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# Interpolation with non-stationary PEFs

Interpolation can be cast as a series of two inverse problems where a prediction-error filter is estimated on known data and is then used to interpolate missing data. A prediction-error filter (PEF) can be estimated by minimizing the output of convolution of known data with an unknown filter (except for the leading 1), which can be written in matrix form as
 (2)
where fi are unknown filter values and di are known data values.

The filters used in this paper are all multidimensional, which are computed with the helical coordinate. In the case of a stationary multidimensional PEF, this is an over-determined least-squares problem with a unique solution.

Seismic data is non-stationary in nature, so a single stationary PEF is not adequate for changing dips. I estimate a single spatially-variable non-stationary PEF and solve a global optimization problem Guitton (2003). In that case the problem is under-determined, and a regularization term is added to the least-squares problem so that (in matrix notation),
 (3)
where represents non-stationary convolution with the data, is now a non-stationary PEF, (a selector matrix) and (a copy of the data) both constrain the value of the first filter coefficient to 1, is a regularization operator (a Laplacian operating over space) and is a trade-off parameter for the regularization. Solving this system will create a smoothly variable PEF.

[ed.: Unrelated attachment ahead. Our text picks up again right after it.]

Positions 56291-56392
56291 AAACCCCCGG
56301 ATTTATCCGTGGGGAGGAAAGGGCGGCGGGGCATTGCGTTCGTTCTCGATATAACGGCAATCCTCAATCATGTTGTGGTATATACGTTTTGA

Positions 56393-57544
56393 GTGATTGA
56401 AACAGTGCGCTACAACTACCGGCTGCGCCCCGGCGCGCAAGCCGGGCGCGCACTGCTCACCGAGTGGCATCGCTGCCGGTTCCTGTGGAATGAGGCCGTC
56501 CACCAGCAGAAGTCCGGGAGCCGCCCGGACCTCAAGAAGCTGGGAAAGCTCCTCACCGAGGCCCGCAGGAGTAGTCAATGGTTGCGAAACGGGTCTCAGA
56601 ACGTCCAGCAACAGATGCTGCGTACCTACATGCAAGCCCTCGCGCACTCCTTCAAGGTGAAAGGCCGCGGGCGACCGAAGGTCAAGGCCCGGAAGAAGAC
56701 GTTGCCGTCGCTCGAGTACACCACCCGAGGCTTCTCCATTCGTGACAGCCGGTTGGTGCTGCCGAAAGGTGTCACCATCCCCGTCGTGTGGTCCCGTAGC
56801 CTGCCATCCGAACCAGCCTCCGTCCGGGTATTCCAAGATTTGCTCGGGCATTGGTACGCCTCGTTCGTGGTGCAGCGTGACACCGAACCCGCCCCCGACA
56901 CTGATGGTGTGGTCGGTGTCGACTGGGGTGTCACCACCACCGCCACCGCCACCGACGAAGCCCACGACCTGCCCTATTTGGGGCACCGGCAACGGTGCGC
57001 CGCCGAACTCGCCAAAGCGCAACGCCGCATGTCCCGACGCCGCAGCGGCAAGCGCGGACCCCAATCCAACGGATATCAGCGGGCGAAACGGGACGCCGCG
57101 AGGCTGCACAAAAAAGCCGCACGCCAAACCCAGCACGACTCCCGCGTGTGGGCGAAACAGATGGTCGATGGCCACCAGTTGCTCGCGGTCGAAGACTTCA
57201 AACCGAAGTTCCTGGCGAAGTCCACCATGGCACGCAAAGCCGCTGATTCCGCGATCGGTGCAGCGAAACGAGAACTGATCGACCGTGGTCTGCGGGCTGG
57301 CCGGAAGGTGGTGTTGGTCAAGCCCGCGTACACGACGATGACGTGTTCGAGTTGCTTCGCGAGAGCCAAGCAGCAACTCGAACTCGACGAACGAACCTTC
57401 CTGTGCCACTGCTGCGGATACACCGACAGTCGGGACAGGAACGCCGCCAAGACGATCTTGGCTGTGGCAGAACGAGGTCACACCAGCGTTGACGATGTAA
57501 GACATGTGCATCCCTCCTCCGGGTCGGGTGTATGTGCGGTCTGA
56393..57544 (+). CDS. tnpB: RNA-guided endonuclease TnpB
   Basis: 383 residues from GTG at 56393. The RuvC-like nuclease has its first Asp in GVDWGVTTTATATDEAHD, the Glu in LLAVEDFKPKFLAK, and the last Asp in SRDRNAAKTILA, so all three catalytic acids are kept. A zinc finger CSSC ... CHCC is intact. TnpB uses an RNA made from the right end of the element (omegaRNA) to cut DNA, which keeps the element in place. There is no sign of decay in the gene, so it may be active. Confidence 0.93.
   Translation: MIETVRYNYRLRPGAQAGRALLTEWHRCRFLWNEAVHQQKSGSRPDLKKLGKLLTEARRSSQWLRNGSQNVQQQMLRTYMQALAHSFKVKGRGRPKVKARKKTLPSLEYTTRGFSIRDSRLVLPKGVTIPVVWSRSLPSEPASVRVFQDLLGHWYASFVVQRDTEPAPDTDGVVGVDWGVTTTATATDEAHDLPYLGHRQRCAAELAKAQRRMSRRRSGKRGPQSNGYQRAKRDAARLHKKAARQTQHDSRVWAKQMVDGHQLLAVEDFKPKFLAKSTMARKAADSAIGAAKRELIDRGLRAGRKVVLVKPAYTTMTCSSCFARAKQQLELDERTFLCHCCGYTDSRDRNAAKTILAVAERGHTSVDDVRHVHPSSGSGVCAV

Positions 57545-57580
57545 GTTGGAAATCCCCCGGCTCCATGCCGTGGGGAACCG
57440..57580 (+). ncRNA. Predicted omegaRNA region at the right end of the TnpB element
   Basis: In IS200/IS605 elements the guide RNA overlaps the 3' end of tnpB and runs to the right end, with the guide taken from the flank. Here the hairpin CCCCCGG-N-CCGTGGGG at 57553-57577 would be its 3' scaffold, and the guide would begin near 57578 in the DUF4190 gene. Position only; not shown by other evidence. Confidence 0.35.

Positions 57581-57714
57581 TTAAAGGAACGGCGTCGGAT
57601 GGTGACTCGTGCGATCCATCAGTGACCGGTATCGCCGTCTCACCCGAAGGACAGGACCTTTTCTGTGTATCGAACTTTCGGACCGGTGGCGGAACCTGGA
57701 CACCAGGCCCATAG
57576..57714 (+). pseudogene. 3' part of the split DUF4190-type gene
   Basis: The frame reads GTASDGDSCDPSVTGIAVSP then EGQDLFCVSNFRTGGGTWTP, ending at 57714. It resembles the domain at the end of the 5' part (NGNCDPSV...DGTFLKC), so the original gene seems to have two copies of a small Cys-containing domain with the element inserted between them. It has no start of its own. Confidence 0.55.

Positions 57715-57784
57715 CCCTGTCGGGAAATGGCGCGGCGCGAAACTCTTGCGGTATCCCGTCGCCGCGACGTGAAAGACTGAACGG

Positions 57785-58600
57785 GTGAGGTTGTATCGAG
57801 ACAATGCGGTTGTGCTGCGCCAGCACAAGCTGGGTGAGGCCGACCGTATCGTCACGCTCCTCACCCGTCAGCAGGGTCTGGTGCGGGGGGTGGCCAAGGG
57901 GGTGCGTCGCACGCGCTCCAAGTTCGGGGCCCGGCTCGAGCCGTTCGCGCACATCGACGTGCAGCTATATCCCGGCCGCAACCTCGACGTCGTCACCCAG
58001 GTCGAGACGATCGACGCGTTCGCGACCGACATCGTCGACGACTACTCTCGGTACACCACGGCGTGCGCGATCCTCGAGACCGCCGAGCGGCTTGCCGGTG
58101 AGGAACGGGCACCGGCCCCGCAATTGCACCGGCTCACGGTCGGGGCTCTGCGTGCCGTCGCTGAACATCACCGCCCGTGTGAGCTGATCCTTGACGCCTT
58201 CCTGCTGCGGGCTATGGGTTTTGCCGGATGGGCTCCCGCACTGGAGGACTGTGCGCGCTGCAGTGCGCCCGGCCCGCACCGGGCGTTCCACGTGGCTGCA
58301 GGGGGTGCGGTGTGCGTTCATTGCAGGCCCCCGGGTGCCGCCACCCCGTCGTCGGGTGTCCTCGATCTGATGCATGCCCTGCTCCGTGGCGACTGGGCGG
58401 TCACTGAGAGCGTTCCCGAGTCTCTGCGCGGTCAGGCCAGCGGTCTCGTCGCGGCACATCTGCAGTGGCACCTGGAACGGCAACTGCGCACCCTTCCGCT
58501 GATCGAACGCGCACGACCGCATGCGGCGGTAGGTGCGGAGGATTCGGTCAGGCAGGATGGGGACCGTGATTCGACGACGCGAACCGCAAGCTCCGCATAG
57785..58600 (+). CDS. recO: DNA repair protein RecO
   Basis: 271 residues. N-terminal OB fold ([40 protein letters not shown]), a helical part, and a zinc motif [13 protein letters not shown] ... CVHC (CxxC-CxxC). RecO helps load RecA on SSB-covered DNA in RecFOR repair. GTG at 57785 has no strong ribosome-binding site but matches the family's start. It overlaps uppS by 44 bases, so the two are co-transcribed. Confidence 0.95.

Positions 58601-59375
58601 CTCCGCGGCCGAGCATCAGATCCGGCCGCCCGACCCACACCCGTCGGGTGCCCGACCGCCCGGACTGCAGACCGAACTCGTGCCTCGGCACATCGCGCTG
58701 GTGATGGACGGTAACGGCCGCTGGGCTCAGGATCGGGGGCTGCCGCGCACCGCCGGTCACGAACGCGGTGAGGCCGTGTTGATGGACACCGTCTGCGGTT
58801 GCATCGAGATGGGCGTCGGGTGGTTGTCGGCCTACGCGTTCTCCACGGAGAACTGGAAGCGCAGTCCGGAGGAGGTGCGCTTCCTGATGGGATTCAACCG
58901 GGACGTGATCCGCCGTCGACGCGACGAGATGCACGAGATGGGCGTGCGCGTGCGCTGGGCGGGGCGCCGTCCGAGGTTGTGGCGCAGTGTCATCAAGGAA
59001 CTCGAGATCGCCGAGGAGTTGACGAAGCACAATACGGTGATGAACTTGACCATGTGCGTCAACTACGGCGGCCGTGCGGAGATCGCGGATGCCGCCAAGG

Once the PEF has been estimated, it can be used in a second least squares problem that matches the output model to the known data while simultaneously regularizing the model with the newly found PEF,
 (4)
where is a selector matrix which is 1 where data is present and where it is not, represents convolution with the non-stationary PEF, and is the desired model.

pseudo2
Figure 4
Pseudo-primaries located on a missing common-offset section from the input data set.

Next: Results Up: Curry: Interpolation with pseudo-primaries: Previous: Generation of pseudo-primaries
Stanford Exploration Project
5/6/2007